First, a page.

I am currently between two personal libraries and find that it is quite irritating to find myself longing to read books that are sitting on a shelf on another continent! Sadly, South African libraries are not as well stocked as British ones and they certainly do not have any Persephones or quirky reads that I may have an interest in.
Fortunately, I have a very good friend who obliges my bookish hankerings by posting a few packages of my books from the UK. The two Persephones above are from such a parcel - sent in anticipation of Persephone Reading Weekend (25 -27 Feb). Otherwise, I have access to the handy free worldwide postage provided by the Book Depository (highly recommended to all those outside of the UK) and occassional forays into well-stocked new/second-hand book shops in Melville and Rosebank, Johannesburg called Bookdealers. They stock economically-priced new books and several second-hand books in fiction and non-fiction. I found quite a few Viragos there one day!
Anyway... onto the books! The two Persephones are what I hope to read for the Persephone Reading Weekend coming up. I've been meaning to read High Wages by Dorothy Whipple ever since it was republished and I aim to at least make a start on it then. I intend to start the weekend though with a quick read of Cheerful Weather for the Wedding.
Bones in the Belfry by Suzette A. Hill is a current read and book two in the Francis Oughterard mystery series - quite hilarious and well-written and I shall be writing a review on the first two books once I've completed this one.
I also hope to make a start on my first Dickens in years, Pickwick Papers. I was absolutely charmed by the 1985 television adaptation starring a twinkling Nigel Stock as Pickwick and a fabulous Patrick Malahide as Jingle. I am eager to reacquaint myself with the members of the Pickwick Club with such cheery names as Winkle, Snodgrass and Tupman. At 800 pages, I think that I will be with the Pickwick Club for a few weeks but I'm sure that it will be quite enjoyable.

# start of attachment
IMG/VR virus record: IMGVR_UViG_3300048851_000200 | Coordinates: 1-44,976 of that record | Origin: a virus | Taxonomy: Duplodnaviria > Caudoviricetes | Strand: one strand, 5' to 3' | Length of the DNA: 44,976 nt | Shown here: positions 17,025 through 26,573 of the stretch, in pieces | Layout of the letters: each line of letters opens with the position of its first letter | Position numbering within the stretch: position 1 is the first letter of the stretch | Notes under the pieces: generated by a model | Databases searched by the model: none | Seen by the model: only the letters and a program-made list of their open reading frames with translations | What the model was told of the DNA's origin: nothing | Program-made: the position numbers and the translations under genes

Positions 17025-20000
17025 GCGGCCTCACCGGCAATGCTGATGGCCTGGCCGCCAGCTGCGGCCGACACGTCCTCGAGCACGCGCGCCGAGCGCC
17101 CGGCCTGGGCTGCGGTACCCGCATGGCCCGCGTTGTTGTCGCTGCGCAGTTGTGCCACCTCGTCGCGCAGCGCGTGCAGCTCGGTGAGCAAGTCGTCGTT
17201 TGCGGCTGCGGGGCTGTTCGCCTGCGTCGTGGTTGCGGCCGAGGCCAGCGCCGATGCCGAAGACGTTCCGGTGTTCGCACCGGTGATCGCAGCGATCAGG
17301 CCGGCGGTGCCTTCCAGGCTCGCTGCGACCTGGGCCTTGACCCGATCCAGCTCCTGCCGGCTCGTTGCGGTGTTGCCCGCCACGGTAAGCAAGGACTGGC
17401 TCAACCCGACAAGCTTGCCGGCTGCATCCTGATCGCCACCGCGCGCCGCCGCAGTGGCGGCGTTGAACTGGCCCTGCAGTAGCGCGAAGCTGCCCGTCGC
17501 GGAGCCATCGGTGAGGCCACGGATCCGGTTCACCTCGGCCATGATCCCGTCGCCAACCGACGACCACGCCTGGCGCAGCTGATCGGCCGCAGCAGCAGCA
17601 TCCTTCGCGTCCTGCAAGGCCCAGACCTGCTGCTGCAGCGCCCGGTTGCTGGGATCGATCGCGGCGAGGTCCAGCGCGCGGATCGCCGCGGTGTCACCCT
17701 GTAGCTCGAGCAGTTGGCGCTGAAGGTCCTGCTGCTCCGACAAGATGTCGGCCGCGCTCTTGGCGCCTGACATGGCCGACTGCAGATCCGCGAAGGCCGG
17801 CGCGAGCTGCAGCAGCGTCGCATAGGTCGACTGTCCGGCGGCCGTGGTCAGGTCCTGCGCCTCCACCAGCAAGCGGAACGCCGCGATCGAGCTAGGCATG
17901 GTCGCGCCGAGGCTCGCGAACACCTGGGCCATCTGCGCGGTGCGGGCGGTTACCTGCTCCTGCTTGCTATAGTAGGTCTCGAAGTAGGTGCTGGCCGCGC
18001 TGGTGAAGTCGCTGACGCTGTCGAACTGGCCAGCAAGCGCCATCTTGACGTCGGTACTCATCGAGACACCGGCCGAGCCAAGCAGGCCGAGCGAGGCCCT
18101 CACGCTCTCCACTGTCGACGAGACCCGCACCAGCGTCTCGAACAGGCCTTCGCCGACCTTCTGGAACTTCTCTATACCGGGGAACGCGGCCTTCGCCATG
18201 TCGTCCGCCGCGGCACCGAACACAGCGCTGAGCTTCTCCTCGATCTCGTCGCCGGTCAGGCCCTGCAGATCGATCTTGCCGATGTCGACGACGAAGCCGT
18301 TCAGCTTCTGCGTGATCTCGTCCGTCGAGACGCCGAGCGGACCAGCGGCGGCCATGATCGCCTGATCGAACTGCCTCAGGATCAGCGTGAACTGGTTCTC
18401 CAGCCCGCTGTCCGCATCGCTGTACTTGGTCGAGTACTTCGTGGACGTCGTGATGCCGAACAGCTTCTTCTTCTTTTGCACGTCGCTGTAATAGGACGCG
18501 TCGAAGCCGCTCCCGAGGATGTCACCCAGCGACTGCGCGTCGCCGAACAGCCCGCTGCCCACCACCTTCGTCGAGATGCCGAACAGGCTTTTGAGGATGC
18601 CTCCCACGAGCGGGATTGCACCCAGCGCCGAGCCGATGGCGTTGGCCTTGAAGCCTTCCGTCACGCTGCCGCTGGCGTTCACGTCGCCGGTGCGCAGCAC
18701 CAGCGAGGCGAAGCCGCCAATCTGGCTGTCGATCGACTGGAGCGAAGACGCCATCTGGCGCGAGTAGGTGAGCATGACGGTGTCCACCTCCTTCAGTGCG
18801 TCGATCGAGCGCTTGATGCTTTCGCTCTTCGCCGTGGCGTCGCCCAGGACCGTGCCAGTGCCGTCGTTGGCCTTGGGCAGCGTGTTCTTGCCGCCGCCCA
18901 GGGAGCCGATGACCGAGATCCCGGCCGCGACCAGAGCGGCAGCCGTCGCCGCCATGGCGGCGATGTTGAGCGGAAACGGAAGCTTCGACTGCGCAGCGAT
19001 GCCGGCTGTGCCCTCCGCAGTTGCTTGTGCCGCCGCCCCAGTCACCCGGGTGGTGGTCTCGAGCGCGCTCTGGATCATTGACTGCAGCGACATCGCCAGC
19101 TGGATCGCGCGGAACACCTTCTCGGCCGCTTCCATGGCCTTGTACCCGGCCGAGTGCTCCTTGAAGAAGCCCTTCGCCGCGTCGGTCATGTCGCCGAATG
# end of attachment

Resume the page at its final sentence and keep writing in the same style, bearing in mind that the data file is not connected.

A Better Quality of Murder is the third book in the Lizzie Martin/Ben Ross series which I have enjoyed very much so far. It is a mystery set in Victorian England that is written by the excellent Ann Granger. This is the second series of hers that I have attempted and I haven't been disappointed. Her period details are spot on and the writing is pitched perfectly. Highly recommended!
Blameless by the effervescent Gail Carriger was kindly sent to me a little while ago by Orbit and is the third instalment in the hilarious and oh-so-cultured Parasol Protectorate series. This series is billed as steampunk fiction with fantasy elements (such as werewolves and vampires) and is set in an alternate Victorian London. But it's really not just a vampire/werewolf series... it is difficult to classify but it is a fun, suspenseful, intelligent read and it's one that I'm looking forward to.
And finally, The Unexpected Mrs Pollifax by Dorothy Gilman is the odd one out in this pile as it is set in the US. It was published in 1966 and is the first in a series of novels following the exploits and adventures of Mrs Pollifax, a retired lady who unexpectedly finds herself employed by the CIA. I must have come across this series a year ago on the excellent Cozy Mystery List when I was searching for my next read. Although I'm not really a reader of spy fiction, reviews have been positive and it has been billed as humourous and delighful. I believe a couple of film adaptations were made which I sadly am unable to get my hands on... they seem to be cheerful viewing.
Reviews of these books will be forthcoming and I hope that they won't disappoint.